As for “Undertaking Palor,” that’s an episode that was ahead of its time. It flirts with being a found footage movie, though ultimately it takes a more voyeuristic approach to everything. It’s also one of the few episodes with kids as its protagonists, which is something the series needs more of. Its story about a gang of friends who are going to use a video camera to expose an undertaker’s exploitative ways is solid and tense and could be remade as a pretty damned good found footage movie today.
I like the scope of Tobe Hooper’s “Dead Wait,” the commentary on starving artists and pretentious art dealers that is John Harris’ “Easel Kill Ya” (with Tim Roth giving one of the series’ best performances), Manny Coto’s journalist investigates missing homeless people tale “Mournin’ Mess” (even if it is a total rip off of Clive Barker’s Midnight Meat Train), and Stephen Hopkins’ “Abra Cadaver,” which may be my favorite prank-gone-wrong Tale.
Directors: Tom Hanks, Robert Longo, William Friedkin, Gary Fleder, Stephen Hopkins, Gilbert Adler, Peter Medak, Richard Donner, Tom Holland, John Frankenheimer, Joel Silver, Kevin Yagher, Steve Perry, Elliot Silverstein
Season 4 may just be by my favorite season so far. Hell, it opens with “None But the Lonely Heart,” an episode directed by Tom Hanks, starring Treat Williams as a womanizing conman, and features Sugar Ray Leonard as a prophetic gravedigger. The sixth episode, “What’s Cookin'” directed by series co-creator Gilbert Adler, stars Christopher Reeve as a diner owner who willingly starts serving human meat so he can get his landlord, played by Meat Loaf, off his back. AND a few eps later gives us “Showdown,” a supernatural Western written by Frank Darabont and directed by Richard Donner!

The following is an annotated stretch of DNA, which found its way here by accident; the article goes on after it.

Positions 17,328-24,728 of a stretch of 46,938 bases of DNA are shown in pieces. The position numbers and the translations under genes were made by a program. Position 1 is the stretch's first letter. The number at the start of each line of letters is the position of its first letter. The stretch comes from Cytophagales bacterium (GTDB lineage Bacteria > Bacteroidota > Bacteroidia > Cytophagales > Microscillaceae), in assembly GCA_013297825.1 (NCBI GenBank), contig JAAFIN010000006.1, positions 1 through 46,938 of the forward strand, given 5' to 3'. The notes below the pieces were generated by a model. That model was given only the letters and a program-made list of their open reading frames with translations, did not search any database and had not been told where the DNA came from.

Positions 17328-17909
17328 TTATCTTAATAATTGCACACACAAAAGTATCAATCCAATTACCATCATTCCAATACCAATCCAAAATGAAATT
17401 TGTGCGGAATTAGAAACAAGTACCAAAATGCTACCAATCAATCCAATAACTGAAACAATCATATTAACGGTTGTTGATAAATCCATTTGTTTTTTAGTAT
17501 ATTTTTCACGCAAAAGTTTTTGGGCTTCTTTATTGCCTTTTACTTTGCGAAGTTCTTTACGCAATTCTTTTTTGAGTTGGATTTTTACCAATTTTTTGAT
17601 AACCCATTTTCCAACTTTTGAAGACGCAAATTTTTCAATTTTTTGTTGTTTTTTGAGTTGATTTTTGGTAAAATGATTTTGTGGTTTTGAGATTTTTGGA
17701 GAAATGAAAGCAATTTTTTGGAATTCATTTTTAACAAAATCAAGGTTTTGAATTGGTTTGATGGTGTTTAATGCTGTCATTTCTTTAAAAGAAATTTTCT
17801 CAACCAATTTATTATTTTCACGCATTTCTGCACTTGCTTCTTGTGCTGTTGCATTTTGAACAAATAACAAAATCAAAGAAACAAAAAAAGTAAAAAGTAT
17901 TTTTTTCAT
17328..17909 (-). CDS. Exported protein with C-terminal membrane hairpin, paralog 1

Those would be stand outs in any other season, but as good as each of those episodes are, they still don’t top two that are some of the best the entire franchise has to offer: “On a Deadman’s Chest,” a freaky tale about voodoo tattoos starring Tia Carrere, Heavy D, Yul Vazquez, and directed by William Friedkin; and “The New Arrival,” directed by Peter Medak, which finds David Warner playing a radio host who is investigating a reclusive mother’s (Zelda Rubinstein) supremely unhealthy relationship with her daughter, who may or may not actually exist.
However, the most fun may be had with Steve Perry’s “Werewolf Concerto,” which combines werewolf-hunting, Timothy Dalton, Dennis Farina, Charles Fleischer, Reginald VelJohnson, a sultry Beverly D’Angelo, and…Wolfgang Puck. Fuck, I miss the ’90s.
Tags: Tales From the Crypt